EOL Tech Talk: Screening for Colorectal Cancer

Edition: March 2012 - Vol 20 Number 03
Article#: 3943
Author: Repertoire

In an age of medicine that focuses on better patient outcomes and reduced cost of care, screening for disease is critical. The earlier physicians detect and diagnose an illness, the more likely – and presumably the more precisely – they can treat it. Colorectal cancer is one of the most commonly diagnosed cancers and the third leading cause of cancer death for all Americans, according to the Centers for Disease Control and Prevention. And yet, a simple screening test is often all it takes to prevent the disease from developing.

One of the early warning signs of the disease is hidden (or occult) blood in the stool, which can be detected by a fecal occult blood test. For over 40 years, guaiac fecal occult blood tests (gFOBTs) have been available, which are based on the oxidation of guaiac by hydrogen peroxide to a blue-colored compound. A positive gFOBT may be due to bleeding in the upper and/or lower gastrointestinal tract and does not necessarily indicate colon cancer. In addition, gFOBT is not specific for human hemoglobin. Certain foods and medications can interfere with the accuracy of the test results.

Immunochemical fecal occult tests (IFOBT) – also called fecal immunochemical tests (FIT) – have been available for the last 14 years. They are said to be more sensitive and specific to human hemoglobin and do not involve the dietary or medicine restrictions indicated by guaiac tests. Although FITs do not detect upper gastrointestinal bleeding, they can be used to determine lower gastrointestinal bleeding indicative of colorectal cancer. FITs can also be used to screen for polyps, diverticulitis and colitis. In spite of the benefits to using FITs, some physicians continue to rely on digital rectal exams (DRE) to screen for colorectal cancer. However, medical guidelines warn against using DREs, as they tend to generate negative results, and some studies suggest these patients have nearly the same likelihood of having advanced neoplasia as patients who do not undergo any stool testing.

How the test works

Fecal immunochemical tests are antibody-based tests designed to screen for blood in the stool. They may be used to determine gastrointestinal bleeding found in several gastrointestinal disorders, including colorectal cancer, polyps, diverticulitis and colitis. Primary care physicians (e.g., internists, general practitioners and family physicians), gastroenterologists and OB/GYNs usually perform FITs as an annual screening in their offices, however the test also is used in laboratories and hospitals. Patients generally are screened beginning at age 50, unless they have a family history of a gastrointestinal disorder. The American Cancer Society Guidelines for the Early Detection of Colorectal Cancer recommends that patients also use the multiple-day stool take-home test, as one test performed in the physician’s office is not adequate.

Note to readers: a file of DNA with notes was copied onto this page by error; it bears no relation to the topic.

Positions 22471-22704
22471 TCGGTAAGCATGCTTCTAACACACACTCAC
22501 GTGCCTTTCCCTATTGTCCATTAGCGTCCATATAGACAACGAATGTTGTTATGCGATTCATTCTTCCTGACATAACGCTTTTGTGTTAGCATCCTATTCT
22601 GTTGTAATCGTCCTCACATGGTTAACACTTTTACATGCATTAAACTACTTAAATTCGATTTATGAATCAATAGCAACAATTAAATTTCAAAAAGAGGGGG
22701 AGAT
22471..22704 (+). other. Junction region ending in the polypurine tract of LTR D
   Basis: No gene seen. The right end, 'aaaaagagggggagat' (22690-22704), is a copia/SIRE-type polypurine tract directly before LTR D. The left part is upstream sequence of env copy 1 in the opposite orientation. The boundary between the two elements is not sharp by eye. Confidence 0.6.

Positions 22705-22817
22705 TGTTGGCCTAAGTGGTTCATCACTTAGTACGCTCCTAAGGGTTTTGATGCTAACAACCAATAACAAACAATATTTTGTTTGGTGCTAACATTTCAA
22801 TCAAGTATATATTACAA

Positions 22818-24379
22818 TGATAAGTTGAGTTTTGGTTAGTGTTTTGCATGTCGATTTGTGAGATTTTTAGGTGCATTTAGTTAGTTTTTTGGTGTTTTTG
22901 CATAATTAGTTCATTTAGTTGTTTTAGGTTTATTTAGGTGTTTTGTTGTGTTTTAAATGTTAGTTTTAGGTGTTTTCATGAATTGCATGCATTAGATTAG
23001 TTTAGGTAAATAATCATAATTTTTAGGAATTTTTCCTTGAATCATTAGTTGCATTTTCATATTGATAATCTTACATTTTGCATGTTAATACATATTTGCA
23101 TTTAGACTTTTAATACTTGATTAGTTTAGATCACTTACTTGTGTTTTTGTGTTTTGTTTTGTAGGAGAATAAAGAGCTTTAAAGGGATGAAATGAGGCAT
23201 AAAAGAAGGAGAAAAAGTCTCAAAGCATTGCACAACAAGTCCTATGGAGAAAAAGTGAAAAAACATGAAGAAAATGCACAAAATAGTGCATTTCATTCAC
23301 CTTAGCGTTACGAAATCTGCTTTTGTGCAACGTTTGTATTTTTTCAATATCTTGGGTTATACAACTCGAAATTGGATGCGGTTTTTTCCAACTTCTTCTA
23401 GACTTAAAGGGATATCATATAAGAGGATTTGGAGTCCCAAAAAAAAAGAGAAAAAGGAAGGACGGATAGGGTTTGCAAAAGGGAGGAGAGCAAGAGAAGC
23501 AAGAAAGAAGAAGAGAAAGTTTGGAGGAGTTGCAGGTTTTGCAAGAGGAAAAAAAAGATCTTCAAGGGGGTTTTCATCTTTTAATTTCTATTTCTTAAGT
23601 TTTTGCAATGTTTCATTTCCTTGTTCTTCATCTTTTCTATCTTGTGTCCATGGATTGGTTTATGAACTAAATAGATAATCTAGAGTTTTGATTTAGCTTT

The fecal immunochemical test is a one-step lateral flow chromatographic immunoassay test. Depending on the test, the patient generally takes a collection device home to collect his or her stool, and then returns the device to the physician’s office. The fecal sample is applied to a dry sample collection card, or it is suspended in a liquid and placed into a cassette for testing and results.

How to sell

A good number of physicians today continue to rely on traditional guaiac tests, and convincing them to switch to fecal immunochemical tests can sometimes present a challenge. True, FITs cost the physician more money upfront, but they offer greater clinical sensitivity and specificity and, as such, a valuable service to patients. In order for physicians to be reimbursed for either test, the patient must return the collection device with his or her stool sample. However, guaiac tests are associated with low reimbursement rates, and some doctors do not bother to file.

To successfully convert accounts from guaiac to FITs, sales reps should be prepared to discuss technology and performance, as well as reimbursement and costs. They should separate the patient take-home collection cost from the total cost of the test. In spite of the higher cost of FITs, reimbursement is significantly higher, making this option economically feasible. However, physicians are reimbursed only when the patient returns his or her sample and the development portion of the test is completed.

Reps should approach their physician customers with the following questions:

  • “How many patients at risk for colorectal cancer do you see each year?”


  • “How do you currently address colorectal cancer with these patients?”


  • “Are you interested in expanding your use of rapid tests?”


  • “Do you currently use guaiac tests or fecal immunochemical tests for colorectal cancer screening?”


  • “Are you aware of the benefits of fecal immunochemical tests?”


Reps should be prepared to educate their customers on variations in manufacturer recommendations. (In the past, some FITs have been FDA-cleared without indicating the number of samples required in the 510(k) documents.) In addition, they should educate customers about the American Cancer Society colorectal cancer screening guidelines.

In some cases physicians are under contract to refer their patients to a lab for fecal immunochemical testing. In general, however, many doctors can test in-house.

FITs have been reimbursable by Medicare since 2003. Reimbursement rates may vary by region or insurer.